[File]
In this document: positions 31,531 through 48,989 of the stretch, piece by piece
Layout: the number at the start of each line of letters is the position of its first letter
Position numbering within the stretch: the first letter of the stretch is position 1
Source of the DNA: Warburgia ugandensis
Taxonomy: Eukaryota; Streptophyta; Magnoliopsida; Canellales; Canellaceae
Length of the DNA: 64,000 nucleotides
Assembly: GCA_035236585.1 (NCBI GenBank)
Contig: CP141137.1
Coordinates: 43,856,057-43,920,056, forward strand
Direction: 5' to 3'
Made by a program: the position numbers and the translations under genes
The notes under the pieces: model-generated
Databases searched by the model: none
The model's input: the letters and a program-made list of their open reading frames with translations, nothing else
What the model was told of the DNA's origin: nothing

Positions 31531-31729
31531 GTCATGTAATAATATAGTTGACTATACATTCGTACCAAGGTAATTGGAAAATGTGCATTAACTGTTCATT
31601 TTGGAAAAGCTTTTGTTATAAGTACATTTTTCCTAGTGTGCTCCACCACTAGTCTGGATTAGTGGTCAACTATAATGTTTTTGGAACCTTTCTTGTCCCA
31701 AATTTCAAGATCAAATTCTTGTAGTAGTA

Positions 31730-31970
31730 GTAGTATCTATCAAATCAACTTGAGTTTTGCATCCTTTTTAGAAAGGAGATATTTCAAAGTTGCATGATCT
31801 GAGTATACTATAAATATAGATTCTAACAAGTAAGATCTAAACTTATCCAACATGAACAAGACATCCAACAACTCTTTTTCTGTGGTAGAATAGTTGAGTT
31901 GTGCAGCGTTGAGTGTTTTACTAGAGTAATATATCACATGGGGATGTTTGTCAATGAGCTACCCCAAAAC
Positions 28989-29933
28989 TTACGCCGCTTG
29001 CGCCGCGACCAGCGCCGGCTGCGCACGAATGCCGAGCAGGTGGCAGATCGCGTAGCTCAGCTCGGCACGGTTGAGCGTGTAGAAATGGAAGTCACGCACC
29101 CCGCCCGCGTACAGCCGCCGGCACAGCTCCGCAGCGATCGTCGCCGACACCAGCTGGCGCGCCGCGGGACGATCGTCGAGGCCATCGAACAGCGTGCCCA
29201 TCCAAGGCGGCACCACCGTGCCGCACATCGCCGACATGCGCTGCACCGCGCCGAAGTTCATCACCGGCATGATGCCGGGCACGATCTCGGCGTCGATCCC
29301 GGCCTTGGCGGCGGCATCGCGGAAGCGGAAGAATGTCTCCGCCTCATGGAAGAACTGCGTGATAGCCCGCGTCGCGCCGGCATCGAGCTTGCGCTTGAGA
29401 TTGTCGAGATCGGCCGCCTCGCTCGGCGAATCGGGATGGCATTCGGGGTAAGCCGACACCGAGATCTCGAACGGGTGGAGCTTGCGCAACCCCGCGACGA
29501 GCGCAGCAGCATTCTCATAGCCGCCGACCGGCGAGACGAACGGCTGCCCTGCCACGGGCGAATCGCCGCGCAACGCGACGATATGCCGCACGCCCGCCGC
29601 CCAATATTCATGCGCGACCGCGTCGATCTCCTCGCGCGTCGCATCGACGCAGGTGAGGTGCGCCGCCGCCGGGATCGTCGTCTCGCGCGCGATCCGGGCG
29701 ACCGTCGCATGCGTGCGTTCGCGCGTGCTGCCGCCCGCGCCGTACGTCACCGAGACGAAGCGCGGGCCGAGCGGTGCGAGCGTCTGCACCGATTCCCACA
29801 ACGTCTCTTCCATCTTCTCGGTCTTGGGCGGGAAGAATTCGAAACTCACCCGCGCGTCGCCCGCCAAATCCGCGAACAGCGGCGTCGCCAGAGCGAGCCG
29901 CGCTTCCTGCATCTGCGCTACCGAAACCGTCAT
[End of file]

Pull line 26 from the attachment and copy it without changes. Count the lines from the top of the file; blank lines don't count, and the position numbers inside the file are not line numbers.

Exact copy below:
29001 CGCCGCGACCAGCGCCGGCTGCGCACGAATGCCGAGCAGGTGGCAGATCGCGTAGCTCAGCTCGGCACGGTTGAGCGTGTAGAAATGGAAGTCACGCACC